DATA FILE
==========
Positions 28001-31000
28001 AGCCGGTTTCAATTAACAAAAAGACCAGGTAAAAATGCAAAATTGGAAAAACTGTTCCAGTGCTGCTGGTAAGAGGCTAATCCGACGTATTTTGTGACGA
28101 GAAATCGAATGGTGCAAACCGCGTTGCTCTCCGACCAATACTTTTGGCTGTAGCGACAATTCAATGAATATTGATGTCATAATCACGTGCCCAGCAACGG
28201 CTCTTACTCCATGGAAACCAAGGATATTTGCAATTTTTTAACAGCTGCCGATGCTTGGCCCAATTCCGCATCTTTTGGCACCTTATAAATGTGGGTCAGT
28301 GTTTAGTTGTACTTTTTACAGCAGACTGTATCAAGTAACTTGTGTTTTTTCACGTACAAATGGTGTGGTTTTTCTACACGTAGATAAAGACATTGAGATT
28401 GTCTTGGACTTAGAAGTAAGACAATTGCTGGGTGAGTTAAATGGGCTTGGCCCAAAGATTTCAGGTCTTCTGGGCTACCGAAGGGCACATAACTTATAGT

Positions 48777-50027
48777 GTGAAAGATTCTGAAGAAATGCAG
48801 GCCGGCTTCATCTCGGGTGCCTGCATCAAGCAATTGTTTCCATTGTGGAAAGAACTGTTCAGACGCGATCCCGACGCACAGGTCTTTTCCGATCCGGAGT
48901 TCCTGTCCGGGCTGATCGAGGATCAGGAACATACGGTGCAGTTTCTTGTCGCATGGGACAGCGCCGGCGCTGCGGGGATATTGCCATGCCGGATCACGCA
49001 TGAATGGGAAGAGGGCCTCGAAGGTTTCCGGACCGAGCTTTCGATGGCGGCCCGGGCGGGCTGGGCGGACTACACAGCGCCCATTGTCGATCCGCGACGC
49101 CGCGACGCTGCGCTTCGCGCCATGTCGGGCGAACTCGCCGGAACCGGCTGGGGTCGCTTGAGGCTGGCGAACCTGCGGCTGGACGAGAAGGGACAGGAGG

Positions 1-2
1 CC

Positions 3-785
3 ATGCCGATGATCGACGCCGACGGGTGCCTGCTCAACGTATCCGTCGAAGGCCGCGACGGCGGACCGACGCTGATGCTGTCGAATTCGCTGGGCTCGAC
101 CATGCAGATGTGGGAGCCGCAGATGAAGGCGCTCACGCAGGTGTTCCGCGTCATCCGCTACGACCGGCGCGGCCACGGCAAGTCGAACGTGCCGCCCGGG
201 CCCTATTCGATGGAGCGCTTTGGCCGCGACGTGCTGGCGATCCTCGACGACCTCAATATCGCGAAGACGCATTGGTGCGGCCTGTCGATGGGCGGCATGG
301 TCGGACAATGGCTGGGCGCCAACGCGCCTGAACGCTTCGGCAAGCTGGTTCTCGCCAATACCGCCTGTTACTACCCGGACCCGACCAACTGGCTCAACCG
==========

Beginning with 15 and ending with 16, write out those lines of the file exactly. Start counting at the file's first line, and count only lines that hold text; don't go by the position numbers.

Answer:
Positions 3-785
3 ATGCCGATGATCGACGCCGACGGGTGCCTGCTCAACGTATCCGTCGAAGGCCGCGACGGCGGACCGACGCTGATGCTGTCGAATTCGCTGGGCTCGAC